The Civil Justice Council has concluded that parties to civil litigation can lawfully be compelled to participate in ADR (alternative dispute resolution). In their June 2021 report the CJC considered that compulsion would be compatible with the Article 6 right to a fair trial, as set out in the European Convention on Human Rights. According to the Master of the Rolls this marks a “significant shift towards earlier resolution”.
ADR refers to any means of resolving disputes other than through the courts, from negotiation through to more formal processes. It often involves an independent third party (eg a mediator, expert or judge) whose role is typically to assist the parties in reaching their own solution, though the parties may agree that any decision made by the third party is binding on them. It differs from litigation in that it is an essentially voluntary process. Examples of ADR include mediation, expert appraisal, expert determination and early neutral evaluation.
The CJC were asked to report on the legality and desirability of compulsory ADR e.g. either giving Judges the power to force parties to attempt ADR, or ADR being an automatic requirement before commencing litigation.
In relation to “legality”, the CJC considered the decision in Halsey v Milton Keynes  1 WLR 3002. The court’s view in Halsey was that compulsory mediation would be an “unacceptable obstruction” on the parties right of access to the court. By contrast, the CJC considered that where a return to a normal court process remains available, appropriate forms of compulsory ADR could be introduced.
In relation to “desirability”, the court in Halsey told us that compulsion “would achieve nothing except to add to the costs to be borne by the parties, possibly postpone the time when the court determines the dispute and damage the perceived effectiveness of the ADR process”. Against this, the CJC has now suggested certain factors could point towards compulsory ADR being appropriate. For example, it might be in circumstances where there is a minimal cost and time burden on the parties; where there is a high level of confidence in the neutral person / ADR provider; and where both parties have access to legal representation.
Parties to civil litigation might therefore anticipate changes to the procedural rules to be made in due course, expanding the circumstances in which a court may compel ADR. It is worth noting that the courts already have limited powers in this regard. Rule 3.1(m) of the Civil Procedural Rules empower the court to take steps or make orders for an Early Neutral Evaluation hearing, with the aim of helping the parties to settle the case. Similarly, procedural rules relating to family financial disputes, the Small Claims Protocol for low value personal injury claims arising from road traffic accidents, and the Employment Tribunal can require the parties to engage in ADR. But these rules are not universally applicable. They do not, for example, extend to compulsory mediation in other contexts, a form of ADR which can be a highly effective, though relatively expensive.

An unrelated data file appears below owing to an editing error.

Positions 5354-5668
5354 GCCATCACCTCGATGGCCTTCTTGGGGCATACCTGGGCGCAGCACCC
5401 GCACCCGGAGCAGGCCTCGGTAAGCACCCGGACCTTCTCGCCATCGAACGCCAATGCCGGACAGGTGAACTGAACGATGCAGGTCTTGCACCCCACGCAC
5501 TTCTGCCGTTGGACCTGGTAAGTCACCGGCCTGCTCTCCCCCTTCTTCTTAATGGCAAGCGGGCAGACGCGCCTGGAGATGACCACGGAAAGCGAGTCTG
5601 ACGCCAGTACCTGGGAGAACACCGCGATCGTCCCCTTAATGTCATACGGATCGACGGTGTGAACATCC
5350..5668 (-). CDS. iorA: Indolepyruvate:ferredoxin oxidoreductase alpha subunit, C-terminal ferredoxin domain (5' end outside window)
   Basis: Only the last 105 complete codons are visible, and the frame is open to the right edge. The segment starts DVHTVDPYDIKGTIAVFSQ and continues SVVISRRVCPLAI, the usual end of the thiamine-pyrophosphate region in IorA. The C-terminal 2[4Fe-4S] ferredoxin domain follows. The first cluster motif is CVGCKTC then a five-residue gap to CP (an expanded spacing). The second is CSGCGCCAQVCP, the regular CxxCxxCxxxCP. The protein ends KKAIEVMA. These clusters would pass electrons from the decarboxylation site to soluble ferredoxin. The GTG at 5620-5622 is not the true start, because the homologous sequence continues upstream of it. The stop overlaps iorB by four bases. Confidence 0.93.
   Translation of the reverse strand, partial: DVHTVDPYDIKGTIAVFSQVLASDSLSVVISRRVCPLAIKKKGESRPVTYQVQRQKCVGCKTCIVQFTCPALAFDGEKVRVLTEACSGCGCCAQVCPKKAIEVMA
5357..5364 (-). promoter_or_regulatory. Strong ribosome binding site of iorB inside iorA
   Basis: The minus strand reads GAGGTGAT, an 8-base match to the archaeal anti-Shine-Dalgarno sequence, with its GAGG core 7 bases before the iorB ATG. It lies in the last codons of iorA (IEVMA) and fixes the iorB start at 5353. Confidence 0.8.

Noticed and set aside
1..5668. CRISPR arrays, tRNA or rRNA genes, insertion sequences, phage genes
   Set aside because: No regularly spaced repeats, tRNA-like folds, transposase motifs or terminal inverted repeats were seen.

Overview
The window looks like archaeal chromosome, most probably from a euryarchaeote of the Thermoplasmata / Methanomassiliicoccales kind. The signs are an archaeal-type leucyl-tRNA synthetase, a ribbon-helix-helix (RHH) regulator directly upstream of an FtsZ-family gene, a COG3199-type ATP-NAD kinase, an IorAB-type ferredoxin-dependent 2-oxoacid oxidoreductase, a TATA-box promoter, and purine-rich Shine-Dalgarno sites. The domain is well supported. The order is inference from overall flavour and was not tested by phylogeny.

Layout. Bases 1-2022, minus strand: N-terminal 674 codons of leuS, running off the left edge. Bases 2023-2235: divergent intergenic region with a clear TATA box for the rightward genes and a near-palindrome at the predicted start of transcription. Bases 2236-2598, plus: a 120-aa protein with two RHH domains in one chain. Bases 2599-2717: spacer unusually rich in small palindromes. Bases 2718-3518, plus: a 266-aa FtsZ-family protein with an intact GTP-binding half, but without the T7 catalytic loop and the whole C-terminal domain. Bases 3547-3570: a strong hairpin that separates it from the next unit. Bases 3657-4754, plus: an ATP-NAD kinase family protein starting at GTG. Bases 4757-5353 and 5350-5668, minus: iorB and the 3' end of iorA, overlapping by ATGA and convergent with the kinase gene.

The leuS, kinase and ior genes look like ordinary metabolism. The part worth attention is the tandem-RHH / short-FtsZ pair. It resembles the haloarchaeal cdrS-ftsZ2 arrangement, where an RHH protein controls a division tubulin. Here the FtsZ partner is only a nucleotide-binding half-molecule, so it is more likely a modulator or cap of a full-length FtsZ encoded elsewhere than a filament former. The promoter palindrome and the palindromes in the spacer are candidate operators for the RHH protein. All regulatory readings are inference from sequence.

The CJC’s report does not set out any reform proposals. However, the authors observe that judge-led ADR processes, often being highly effective, might be applied to a wider range of cases. And they suggest that better-regulated compulsory mediation in “shorter, cheaper formats” should also be considered. Now, they suggest, an appellate court and/or Parliament should consider the views expressed in Halsey afresh to enable procedural reform in this area.
So, unless or until an appellate court and/or Parliament takes the matter forward, the CJC’s conclusions will perhaps prove to be little more than a catalyst for further judicial encouragement of ADR.
In any case, if a settlement is likely to be reached, we would advise clients that it is usually better to do so at the earliest opportunity, perhaps by means of ADR, to avoid further legal costs or to maximise cost recovery. The case of Dunnett v Railtrack plc  1 WLR 2434 established the principle that victorious parties in litigation could still be penalized on costs if they had unreasonably refused to mediate.
Where an opposing party to litigation is reluctant to engage, clients may therefore welcome additional compulsory ADR for the chance to minimise legal costs. But other clients, perhaps claimants facing a weak or opaque defence, will not relish the prospect of the additional cost burden of ADR, especially if it might postpone the time when the court determines the dispute. In such circumstances it may be appropriate for clients to delay or even avoid ADR. Whilst this currently remains an option, it may become more problematic if/when reform arrives in this area.
Nockolds regularly advises clients on the appropriate form of ADR suitable for their case and offers a range of skills in ADR.
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